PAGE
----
• The method would proceed to step S608 where the system would attempt to determine whether a personalized greeting has been set up for the identified calling party. In those situations where a user has been asked to speak his name, this step could include comparing the interpreted spoken name of the calling party to entries in the user's address book to resolve the name to a particular telephone number. In other instances, it may be possible to simply match a name to a personalized voicemail greeting that has been tied to a name.
  • If the system is unable to determine that there is a personalized greeting for an identified caller, or if a system is unable to actually identify a caller, the system would play a generic voicemail greeting to the calling party in step S618.
  • Regardless of whether a customized or a generic voicemail greeting was played to the calling party, in step S620 the system would then record the caller's message. In step S622, the system would terminate the call. Finally, in step S624, the system would notify the user that a voicemail message has been received. In some instances, the notification to the user could include identifying the calling party.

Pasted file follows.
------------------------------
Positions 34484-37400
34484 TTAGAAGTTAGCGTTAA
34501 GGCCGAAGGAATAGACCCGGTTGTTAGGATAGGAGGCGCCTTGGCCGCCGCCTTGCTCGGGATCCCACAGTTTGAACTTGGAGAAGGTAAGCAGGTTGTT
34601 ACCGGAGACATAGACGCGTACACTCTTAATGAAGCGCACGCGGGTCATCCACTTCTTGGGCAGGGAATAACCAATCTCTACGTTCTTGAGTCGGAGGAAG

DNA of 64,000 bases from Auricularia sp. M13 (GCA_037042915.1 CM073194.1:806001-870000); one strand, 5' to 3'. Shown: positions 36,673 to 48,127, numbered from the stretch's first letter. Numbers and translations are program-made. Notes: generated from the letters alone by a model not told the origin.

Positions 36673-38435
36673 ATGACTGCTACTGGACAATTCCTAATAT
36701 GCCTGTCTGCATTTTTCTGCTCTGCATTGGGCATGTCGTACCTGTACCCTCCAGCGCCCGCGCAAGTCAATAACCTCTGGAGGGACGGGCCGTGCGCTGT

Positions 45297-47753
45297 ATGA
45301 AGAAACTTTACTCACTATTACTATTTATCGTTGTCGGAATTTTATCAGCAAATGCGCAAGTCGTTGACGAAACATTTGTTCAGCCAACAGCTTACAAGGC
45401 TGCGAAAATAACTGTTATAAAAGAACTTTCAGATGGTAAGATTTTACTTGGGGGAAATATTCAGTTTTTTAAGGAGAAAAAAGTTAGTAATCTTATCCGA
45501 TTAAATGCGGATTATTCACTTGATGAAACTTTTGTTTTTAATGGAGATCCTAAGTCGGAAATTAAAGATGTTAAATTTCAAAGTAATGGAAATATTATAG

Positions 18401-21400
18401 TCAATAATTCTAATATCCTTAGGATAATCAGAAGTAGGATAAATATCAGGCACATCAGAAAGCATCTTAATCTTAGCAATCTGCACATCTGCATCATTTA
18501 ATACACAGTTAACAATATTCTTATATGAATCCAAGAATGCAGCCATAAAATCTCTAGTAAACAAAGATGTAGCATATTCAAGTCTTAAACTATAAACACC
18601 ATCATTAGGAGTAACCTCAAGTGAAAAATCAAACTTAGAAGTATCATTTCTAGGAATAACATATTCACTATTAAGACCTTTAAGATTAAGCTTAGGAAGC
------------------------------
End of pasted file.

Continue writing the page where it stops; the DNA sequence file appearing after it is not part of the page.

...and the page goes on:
• Because of the distributed nature of the system, an alert indicating that a voicemail message has been left for a user could be forwarded to all of the local devices which are typically used by the user. In other words, a notification that a voicemail message has been left for the user could be performed by voice applications resident on a user's home local device, the user's office local device, and the user's mobile local device. Providing indications on all local devices that are typically accessed by the user will ensure that the user receives an early notification of the existence of a new voice mail message.
  • FIG. 7 illustrates steps of a method embodying the invention which can be used to record personalized voicemail greetings and to provide an indication of who the personalized voicemail greetings should be played to. As explained above, the steps of this method could be performed by a voice application performed on a user's local device. In other embodiments, the majority of these method steps could be performed by the greetings setup unit 308 of the remote voicemail service 300. In still other embodiments, the voice application on the user's local device could make use of services and abilities provided by the remote voicemail service, and also by other elements of the system which can help to interpret spoken user commands and to record personalized voicemail greetings.
  • The method begins in step S703 when a user would record a personalized voicemail greeting. The system would then ask the user for the name of the party or parties that the personalized voicemail greeting should be played to. In step S704, the user would speak the name of at least one party that the personalized voicemail greeting should be played to.